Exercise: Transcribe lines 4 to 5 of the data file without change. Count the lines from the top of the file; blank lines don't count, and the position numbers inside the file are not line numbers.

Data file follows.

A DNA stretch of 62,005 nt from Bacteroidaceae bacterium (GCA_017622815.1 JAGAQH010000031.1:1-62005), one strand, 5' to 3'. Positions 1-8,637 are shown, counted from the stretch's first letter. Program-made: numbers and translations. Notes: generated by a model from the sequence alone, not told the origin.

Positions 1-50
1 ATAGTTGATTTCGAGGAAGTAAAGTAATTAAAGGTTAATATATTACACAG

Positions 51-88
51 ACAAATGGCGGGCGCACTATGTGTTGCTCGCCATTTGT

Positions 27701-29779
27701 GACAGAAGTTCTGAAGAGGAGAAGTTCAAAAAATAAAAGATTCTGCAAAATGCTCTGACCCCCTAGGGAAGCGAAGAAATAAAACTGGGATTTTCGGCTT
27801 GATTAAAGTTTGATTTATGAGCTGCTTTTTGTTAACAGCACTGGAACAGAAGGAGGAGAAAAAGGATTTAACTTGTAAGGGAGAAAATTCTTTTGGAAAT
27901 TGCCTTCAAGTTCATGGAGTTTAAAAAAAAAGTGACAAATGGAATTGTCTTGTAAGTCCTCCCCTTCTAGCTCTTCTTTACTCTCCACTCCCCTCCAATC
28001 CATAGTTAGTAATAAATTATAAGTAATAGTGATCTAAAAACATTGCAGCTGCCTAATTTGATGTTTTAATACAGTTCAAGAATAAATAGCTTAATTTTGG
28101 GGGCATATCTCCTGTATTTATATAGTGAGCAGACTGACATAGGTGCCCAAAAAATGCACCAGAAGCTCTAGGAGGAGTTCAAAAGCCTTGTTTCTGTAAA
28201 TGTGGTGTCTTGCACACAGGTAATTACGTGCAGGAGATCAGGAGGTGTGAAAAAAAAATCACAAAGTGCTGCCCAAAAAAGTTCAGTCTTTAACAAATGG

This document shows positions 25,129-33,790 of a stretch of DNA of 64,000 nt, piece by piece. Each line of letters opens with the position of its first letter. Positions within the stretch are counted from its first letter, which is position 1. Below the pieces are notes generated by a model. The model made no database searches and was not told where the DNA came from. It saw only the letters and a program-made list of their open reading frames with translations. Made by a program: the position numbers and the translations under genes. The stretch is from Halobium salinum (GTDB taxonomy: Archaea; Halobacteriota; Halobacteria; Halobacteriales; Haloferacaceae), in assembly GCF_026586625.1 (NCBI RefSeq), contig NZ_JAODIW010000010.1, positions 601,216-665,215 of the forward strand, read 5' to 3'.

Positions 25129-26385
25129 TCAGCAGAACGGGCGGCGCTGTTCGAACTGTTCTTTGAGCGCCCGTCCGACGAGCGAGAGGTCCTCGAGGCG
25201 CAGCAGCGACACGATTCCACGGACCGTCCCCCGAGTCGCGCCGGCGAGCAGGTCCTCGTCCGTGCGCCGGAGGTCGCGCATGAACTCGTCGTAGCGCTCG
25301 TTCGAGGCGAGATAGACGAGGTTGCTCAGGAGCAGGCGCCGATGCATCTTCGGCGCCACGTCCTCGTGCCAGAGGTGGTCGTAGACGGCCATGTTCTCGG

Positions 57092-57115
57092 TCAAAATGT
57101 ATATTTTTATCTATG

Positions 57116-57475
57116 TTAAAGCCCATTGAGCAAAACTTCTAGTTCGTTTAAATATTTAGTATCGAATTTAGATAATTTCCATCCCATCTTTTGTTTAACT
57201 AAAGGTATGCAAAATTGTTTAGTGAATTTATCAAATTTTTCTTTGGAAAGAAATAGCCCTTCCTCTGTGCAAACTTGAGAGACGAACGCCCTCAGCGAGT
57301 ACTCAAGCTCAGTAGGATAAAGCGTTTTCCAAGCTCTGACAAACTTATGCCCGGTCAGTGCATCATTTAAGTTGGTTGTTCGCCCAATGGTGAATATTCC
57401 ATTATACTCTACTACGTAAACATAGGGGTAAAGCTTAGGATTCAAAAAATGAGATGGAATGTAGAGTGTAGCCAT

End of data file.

Positions 51-88
51 ACAAATGGCGGGCGCACTATGTGTTGCTCGCCATTTGT